Banks tap finmin over worries of power NPAs

Dec 24 2012, 03:53 IST
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SummaryChidambaram agrees to take up concerns on private power companies with related ministries.

Cautioning that loans of around R2.3 lakh crore to private-sector power companies are on the verge of turning bad, public sector banks including the State Bank of India, Punjab National Bank and Oriental Bank of Commerce have sought the finance ministry’s intervention to salvage the situation and have been assured of help.

Even as a R2 lakh crore debt restructuring for state electricity boards/ distribution companies is about to take off, banks presented their case forcefully to draw an assurance from finance minister P Chidambaram that the matter would be taken up with the ministers of power, coal, petroleum and environment.

It is felt that since large investments are sunk into generation projects without being able to contribute to the GDP, defaults by power companies could be turn out to be a threat to the economy.

According to sources, the idea, therefore, is to remove policy hurdles and address delays in clearances to ensure there are no large-scale defaults from these power firms which have invested significantly, but are far from earning revenues.

Sources said banks have reminded the ministry that they had lent to private power companies on being prodded by the government and on assurance that policy issues would be resolved to make their business viable.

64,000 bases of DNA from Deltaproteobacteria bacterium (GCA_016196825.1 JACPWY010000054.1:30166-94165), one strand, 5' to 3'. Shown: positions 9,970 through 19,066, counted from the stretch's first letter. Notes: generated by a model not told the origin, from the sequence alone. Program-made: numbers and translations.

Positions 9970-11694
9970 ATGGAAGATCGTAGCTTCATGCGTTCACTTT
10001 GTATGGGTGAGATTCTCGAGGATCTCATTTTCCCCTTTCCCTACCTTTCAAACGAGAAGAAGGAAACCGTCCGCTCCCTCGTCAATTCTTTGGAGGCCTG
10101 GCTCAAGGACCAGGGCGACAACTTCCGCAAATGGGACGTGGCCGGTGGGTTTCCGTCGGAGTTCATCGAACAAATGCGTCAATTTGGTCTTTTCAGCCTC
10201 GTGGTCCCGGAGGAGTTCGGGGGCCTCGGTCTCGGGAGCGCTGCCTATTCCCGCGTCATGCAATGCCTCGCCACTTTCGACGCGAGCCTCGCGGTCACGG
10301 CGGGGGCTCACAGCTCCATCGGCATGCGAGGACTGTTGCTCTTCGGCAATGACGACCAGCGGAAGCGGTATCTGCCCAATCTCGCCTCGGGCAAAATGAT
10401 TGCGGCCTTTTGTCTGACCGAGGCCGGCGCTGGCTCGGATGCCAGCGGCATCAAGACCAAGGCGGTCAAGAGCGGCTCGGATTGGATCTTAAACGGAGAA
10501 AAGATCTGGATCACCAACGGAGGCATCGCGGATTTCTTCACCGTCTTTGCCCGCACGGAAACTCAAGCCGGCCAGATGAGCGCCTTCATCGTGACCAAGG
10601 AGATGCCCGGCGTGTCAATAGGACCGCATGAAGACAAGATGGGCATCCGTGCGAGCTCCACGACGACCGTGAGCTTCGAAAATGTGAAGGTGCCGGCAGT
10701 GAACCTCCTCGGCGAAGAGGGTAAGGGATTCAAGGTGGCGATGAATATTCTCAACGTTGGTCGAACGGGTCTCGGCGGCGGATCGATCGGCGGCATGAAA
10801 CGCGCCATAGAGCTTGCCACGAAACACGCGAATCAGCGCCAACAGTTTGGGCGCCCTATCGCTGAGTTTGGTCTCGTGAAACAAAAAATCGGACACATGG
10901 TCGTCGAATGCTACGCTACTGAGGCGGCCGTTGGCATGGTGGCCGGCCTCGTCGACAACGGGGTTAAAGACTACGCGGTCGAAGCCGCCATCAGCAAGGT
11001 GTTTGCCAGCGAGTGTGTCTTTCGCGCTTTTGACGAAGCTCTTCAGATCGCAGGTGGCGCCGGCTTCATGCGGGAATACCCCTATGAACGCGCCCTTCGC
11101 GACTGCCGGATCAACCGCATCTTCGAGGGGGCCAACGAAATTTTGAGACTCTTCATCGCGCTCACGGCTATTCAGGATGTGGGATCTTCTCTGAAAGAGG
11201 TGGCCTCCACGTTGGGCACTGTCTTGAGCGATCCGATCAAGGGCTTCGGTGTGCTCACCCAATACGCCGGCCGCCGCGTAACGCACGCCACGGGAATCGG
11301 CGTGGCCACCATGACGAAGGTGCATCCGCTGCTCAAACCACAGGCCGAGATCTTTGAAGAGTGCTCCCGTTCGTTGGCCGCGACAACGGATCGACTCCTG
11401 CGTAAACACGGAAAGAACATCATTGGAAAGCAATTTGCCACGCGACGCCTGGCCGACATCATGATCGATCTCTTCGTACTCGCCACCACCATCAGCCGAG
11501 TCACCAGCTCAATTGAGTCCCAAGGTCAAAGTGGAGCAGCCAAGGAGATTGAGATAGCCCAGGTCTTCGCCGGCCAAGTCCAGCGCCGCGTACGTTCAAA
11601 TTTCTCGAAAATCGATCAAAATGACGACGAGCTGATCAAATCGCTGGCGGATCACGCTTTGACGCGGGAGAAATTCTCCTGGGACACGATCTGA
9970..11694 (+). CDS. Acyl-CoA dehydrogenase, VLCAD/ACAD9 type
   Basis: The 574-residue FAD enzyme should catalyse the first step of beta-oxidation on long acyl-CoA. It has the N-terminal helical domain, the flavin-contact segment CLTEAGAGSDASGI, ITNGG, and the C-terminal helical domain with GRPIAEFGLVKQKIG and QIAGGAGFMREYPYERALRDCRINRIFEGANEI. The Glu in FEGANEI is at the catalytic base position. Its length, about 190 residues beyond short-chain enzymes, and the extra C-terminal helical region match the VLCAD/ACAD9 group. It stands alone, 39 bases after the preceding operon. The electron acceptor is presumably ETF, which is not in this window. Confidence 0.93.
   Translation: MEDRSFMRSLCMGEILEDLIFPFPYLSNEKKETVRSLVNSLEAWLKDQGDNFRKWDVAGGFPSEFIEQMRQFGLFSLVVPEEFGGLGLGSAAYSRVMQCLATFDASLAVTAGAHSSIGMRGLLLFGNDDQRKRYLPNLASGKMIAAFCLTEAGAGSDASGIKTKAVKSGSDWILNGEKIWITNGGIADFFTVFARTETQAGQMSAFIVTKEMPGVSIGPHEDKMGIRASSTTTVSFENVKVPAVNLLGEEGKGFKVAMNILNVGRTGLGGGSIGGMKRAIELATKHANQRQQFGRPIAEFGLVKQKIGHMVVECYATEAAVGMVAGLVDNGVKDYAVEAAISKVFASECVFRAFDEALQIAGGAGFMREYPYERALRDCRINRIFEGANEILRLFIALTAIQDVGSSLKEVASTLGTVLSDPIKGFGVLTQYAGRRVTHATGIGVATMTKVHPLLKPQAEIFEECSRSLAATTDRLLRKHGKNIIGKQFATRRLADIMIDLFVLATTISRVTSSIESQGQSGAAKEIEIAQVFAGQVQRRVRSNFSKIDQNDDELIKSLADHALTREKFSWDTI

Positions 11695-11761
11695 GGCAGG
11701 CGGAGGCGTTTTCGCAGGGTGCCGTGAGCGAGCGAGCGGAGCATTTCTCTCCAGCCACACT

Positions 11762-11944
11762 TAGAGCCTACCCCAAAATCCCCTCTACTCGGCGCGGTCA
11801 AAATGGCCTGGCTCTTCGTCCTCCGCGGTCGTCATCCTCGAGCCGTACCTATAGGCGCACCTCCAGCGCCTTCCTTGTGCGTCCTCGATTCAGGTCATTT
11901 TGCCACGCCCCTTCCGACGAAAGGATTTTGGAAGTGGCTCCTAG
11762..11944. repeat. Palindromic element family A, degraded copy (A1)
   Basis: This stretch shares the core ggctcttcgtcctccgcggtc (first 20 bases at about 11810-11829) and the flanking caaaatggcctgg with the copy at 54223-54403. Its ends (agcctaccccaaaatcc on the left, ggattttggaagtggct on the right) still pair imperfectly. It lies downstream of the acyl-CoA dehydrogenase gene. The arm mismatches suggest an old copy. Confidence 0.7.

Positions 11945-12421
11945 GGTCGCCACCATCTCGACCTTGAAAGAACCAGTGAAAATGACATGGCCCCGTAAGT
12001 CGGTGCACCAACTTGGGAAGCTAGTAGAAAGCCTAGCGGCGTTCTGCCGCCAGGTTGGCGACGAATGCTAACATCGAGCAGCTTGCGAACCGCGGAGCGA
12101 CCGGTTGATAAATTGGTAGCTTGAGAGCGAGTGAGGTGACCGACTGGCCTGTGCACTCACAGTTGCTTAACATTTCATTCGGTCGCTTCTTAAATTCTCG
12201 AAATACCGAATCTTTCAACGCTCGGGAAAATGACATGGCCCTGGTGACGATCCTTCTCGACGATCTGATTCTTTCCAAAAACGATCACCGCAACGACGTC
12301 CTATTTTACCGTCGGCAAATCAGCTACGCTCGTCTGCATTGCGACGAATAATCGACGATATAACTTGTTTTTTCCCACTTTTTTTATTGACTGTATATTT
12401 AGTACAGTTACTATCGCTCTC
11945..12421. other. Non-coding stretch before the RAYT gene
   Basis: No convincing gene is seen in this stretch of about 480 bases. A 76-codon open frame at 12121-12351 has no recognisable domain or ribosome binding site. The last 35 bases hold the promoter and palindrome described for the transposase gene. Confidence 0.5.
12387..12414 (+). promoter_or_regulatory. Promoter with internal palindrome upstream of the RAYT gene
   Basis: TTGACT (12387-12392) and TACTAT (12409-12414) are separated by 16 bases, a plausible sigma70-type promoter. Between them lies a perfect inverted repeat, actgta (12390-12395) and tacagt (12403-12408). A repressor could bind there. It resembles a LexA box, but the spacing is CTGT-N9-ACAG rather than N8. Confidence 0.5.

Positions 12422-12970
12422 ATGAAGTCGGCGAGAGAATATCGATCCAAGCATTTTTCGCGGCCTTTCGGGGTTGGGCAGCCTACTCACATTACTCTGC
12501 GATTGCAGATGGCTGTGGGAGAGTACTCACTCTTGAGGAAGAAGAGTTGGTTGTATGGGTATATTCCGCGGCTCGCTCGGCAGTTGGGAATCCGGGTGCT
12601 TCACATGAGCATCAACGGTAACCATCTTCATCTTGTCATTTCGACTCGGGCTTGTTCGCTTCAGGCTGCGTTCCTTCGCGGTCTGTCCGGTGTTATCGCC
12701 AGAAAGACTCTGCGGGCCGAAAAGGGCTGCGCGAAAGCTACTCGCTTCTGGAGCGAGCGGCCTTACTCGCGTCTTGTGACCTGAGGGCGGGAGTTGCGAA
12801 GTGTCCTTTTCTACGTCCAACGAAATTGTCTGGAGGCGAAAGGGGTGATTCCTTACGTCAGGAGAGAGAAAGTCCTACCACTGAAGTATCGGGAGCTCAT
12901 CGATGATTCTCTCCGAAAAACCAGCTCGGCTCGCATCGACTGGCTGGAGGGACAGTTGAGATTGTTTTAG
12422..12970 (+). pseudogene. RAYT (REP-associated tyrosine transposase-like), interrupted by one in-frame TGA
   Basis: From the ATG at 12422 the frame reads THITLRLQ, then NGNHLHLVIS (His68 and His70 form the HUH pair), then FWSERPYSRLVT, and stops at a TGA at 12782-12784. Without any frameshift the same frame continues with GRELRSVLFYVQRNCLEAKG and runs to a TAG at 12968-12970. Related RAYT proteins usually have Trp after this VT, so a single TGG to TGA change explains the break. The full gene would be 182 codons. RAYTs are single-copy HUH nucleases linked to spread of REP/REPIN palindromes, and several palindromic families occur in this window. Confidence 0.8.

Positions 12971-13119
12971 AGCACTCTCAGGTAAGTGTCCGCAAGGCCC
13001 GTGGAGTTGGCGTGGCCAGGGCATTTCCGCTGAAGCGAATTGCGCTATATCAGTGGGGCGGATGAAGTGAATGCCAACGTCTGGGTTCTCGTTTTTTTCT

Punjab National Bank CMD KR Kamath told FE: “This is not an SOS call (to the finance ministry) but a concern is definitely there.” He added that with discoms unable to pay the power generators, the latter are finding it difficult to repay loans.” Power producers are troubled by lack of fuel linkage. Many power stations are not able to generate power, sell it and get returns on their investments. “Lack of raw material is causing a lot of stress,” Kamath said.

Banks raised lending to private power producers in the past few years, responding to the government’s policy focus on bridging the electricity deficit, an imperative for sustainable, rapid growth.

As per the National Tariff Policy, power projects needed to be financed through 70% debt and 30% equity. A power producer may contribute higher equity, but the electricity regulator CERC allows assured return on only up to 30% of equity.

Care Ratings MD & CEO DR Dogra said policy level issues – such as lack of coal and FSAs – have made power sector business a lot more tough to operate in. As per a Credit Suisse August 2012 report, 36 thermal power projects involving a debt of a little over Rs 2 lakh crore of private companies are now facing potential stress. Gas-based capacity of 14,000 MW is likely to come under stress, with an estimated bank debt of Rs 36,500 crore being sunk in these projects.

Companies’ projects facing potential stress include that of Adani (with debt of Rs 24,100 crore), Lanco (Rs 20,100 crore), Reliance Power (Rs 32,600 crore), Tata Power (Rs 14,400 crore), IndiaBulls (Rs 21,200 crore), Essar (Rs 21,900 crore debt), JSW Energy (Rs 6,700 crore), JVPL (Rs 15,500 crore) andKSK (Rs 6,000 crore), the report said.

Bankers, however, acknowledged that none of the debt to private companies has been admitted to the corporate debt restructuring (CDR) cell as yet, but the credit risks have increased.

“We need to resolve these issues urgently as these companies have put in huge investment and they are not generating any assets or earnings. These loans have not reached a stage to be referred to the CDR cell for restructuring. There is still time and we can save the funds,” said a senior banker at a PSB, asking not to be named.

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